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[180] General Barnard, was against an assault? Would. not such a storm of indignation have been raised against General McClellan as would have compelled his sacrifice at the hands of an Administration not inclined — perhaps not able — to resist that sweeping power of public opinion which moves and rages with more than “the force of winds and waters pent” ?1

On the 22d of April, while the siege of Yorktown was going on, General Franklin's division, forming part of General McDowell's corps, arrived, and reported to General McClellan. These troops were kept on board the transports, and not employed for some days. It was General McClellan's purpose to act on Gloucester by disembarking this division on the north bank of the York River, under the protection of the gunboats, but subsequent events rendered the movement unnecessary.

Our batteries would have been ready to open upon Yorktown on the morning of the 6th of May at latest; but in the nights of the 3d and 4th of May, that position and the Confederate lines of the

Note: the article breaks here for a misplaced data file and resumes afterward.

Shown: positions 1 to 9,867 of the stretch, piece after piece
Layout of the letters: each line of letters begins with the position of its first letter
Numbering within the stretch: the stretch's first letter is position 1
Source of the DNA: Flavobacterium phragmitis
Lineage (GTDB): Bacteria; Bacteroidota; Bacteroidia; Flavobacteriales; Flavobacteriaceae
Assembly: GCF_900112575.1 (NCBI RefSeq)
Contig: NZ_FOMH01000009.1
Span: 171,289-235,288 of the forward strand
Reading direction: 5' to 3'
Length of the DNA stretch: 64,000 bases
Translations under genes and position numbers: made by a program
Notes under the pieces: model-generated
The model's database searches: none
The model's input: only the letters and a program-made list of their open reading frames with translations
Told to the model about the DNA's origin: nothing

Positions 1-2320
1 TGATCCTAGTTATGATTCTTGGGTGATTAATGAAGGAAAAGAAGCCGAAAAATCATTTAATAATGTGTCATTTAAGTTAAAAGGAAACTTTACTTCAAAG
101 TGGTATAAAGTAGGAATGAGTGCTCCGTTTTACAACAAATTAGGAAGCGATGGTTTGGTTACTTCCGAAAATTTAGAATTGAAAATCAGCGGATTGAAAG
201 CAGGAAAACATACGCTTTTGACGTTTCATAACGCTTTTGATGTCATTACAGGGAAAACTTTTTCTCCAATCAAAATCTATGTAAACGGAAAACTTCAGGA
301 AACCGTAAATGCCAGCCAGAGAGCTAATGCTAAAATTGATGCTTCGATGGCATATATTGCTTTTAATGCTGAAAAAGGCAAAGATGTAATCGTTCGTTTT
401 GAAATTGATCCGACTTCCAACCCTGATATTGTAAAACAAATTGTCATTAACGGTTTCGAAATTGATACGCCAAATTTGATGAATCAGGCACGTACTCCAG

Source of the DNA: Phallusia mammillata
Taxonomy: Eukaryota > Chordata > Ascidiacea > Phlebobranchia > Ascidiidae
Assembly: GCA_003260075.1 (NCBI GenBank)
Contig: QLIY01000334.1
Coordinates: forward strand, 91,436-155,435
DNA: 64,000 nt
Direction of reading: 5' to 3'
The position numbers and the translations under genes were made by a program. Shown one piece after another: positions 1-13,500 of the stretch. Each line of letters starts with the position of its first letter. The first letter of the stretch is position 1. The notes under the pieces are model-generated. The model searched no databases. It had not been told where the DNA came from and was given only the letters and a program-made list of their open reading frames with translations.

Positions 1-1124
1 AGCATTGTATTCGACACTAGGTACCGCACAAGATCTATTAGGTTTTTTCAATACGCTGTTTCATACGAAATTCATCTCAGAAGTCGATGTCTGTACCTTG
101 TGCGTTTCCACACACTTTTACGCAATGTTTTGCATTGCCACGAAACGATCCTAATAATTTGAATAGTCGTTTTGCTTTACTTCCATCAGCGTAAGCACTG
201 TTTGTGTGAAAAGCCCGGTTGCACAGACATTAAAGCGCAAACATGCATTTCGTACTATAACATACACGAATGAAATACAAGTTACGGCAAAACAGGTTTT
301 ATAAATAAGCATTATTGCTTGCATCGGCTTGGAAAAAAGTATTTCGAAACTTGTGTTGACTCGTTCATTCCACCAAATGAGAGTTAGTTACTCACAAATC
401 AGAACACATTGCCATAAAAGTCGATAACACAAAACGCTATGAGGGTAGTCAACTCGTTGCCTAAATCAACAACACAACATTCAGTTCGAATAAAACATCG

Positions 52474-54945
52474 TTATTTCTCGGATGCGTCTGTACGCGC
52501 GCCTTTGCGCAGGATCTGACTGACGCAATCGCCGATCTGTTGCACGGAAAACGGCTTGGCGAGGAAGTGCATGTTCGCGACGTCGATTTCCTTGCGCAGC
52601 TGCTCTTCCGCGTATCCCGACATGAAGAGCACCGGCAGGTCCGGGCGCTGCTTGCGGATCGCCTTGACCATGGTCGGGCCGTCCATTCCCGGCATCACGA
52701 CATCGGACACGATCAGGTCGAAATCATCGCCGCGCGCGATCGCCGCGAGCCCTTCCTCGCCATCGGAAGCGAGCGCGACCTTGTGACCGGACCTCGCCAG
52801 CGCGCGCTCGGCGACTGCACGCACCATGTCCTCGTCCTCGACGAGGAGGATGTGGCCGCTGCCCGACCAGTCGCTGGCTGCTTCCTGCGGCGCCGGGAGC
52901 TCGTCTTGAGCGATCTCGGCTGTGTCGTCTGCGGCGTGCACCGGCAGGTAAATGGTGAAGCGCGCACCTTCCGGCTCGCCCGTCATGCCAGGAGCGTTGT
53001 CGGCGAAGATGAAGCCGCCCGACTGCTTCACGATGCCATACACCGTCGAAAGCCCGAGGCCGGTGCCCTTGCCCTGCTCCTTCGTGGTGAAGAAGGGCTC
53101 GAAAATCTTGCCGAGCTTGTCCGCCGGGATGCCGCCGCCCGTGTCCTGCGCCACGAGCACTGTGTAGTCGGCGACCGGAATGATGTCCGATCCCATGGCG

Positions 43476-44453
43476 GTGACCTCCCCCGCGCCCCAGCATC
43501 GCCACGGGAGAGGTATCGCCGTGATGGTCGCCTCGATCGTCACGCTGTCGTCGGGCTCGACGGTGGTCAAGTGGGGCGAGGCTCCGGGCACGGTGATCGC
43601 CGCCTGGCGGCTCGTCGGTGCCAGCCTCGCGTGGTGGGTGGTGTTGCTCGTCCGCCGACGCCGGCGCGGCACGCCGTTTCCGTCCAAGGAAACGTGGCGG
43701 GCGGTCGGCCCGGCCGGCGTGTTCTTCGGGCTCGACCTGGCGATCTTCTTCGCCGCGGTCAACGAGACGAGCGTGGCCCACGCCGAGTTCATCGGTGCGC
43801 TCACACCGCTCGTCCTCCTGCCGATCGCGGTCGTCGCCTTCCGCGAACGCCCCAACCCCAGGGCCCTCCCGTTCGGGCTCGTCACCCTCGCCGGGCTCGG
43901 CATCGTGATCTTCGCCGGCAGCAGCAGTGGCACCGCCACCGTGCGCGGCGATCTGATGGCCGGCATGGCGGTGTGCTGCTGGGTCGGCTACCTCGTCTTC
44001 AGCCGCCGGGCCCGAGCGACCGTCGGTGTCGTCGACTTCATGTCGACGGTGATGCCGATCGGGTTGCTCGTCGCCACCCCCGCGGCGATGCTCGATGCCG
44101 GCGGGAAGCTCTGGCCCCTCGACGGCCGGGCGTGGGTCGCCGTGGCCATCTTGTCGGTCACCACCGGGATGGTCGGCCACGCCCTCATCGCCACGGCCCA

1 “Many of Lord Wellington's proceedings might be called rash, and others timid and slow, if taken separately: yet, when viewed as parts of a great plan for delivering the whole Peninsula, they will be found discreet or daring, as the circumstances warranted. Nor is there any portion of his campaigns that requires this wide-based consideration more than his early sieges, which, being instituted contrary to the rules of art, and unsuccessful,--or, when successful, attended with a mournful slaughter,--have given occasion for questioning his great military qualities, which were, however, then most signally displayed.” --Napier.

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